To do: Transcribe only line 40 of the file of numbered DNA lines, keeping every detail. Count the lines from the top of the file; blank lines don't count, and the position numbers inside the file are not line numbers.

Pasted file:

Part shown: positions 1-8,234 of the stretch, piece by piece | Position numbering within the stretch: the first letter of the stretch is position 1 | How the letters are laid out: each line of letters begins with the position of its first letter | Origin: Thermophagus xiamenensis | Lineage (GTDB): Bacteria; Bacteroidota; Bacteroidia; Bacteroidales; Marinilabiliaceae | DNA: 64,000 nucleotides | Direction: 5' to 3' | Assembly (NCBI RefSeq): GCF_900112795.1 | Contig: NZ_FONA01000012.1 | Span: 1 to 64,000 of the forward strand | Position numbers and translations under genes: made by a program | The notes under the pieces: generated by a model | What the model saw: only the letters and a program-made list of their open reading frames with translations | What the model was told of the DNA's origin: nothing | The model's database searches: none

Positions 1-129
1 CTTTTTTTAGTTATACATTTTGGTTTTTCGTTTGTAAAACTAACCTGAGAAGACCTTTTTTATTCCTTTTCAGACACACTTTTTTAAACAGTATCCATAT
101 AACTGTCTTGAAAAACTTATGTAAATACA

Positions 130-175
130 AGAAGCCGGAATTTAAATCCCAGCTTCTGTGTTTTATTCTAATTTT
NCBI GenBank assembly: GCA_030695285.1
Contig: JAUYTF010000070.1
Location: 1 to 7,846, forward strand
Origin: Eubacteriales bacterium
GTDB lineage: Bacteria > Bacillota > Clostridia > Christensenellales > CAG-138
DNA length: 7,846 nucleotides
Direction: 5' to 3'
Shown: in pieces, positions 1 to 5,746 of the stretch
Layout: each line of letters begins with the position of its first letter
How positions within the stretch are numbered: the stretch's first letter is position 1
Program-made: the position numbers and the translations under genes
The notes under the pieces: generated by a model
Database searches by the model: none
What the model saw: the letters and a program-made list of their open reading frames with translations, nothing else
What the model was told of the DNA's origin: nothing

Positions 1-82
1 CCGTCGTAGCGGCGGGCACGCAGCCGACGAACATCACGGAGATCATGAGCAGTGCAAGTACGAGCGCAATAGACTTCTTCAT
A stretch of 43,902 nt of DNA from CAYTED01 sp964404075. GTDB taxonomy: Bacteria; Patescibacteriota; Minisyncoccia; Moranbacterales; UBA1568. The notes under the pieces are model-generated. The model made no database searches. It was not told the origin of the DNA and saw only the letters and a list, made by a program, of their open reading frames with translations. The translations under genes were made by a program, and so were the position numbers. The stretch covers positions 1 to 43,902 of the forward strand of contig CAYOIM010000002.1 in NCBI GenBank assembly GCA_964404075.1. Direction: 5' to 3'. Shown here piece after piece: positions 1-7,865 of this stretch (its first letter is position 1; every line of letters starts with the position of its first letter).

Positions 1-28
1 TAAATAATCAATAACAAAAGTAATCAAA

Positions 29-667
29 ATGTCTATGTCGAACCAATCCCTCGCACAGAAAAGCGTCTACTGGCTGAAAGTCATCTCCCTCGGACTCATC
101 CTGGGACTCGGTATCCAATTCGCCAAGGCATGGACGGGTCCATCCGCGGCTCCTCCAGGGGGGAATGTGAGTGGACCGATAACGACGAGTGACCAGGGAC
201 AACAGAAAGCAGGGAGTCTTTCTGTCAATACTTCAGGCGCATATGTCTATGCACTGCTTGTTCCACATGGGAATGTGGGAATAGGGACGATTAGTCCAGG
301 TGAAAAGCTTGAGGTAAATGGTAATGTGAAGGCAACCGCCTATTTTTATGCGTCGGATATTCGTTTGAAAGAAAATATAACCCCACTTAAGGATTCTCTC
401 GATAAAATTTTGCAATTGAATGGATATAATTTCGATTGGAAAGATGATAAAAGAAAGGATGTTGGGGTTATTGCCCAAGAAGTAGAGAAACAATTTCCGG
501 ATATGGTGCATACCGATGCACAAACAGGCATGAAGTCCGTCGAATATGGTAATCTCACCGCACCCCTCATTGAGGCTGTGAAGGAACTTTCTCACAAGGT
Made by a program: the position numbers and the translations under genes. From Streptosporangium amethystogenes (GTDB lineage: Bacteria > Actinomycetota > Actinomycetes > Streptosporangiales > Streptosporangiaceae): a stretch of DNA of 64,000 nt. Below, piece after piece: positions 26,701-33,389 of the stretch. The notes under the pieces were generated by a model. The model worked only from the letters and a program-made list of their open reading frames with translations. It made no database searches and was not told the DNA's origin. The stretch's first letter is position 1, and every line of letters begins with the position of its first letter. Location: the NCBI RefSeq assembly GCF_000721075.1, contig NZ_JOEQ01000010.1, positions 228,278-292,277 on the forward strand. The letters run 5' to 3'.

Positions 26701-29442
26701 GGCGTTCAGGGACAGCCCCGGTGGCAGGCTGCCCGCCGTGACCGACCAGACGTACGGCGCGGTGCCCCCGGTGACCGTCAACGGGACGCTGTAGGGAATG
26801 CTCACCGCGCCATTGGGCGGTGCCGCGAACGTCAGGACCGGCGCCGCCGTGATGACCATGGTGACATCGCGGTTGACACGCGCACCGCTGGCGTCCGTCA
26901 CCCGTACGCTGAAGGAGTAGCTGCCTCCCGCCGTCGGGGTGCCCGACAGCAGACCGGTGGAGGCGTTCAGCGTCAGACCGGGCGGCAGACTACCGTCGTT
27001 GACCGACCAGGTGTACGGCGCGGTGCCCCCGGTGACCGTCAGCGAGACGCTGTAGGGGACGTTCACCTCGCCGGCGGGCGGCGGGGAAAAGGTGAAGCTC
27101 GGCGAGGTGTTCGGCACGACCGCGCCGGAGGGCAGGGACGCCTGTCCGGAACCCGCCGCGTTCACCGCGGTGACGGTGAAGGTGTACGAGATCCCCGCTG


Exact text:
27101 GGCGAGGTGTTCGGCACGACCGCGCCGGAGGGCAGGGACGCCTGTCCGGAACCCGCCGCGTTCACCGCGGTGACGGTGAAGGTGTACGAGATCCCCGCTG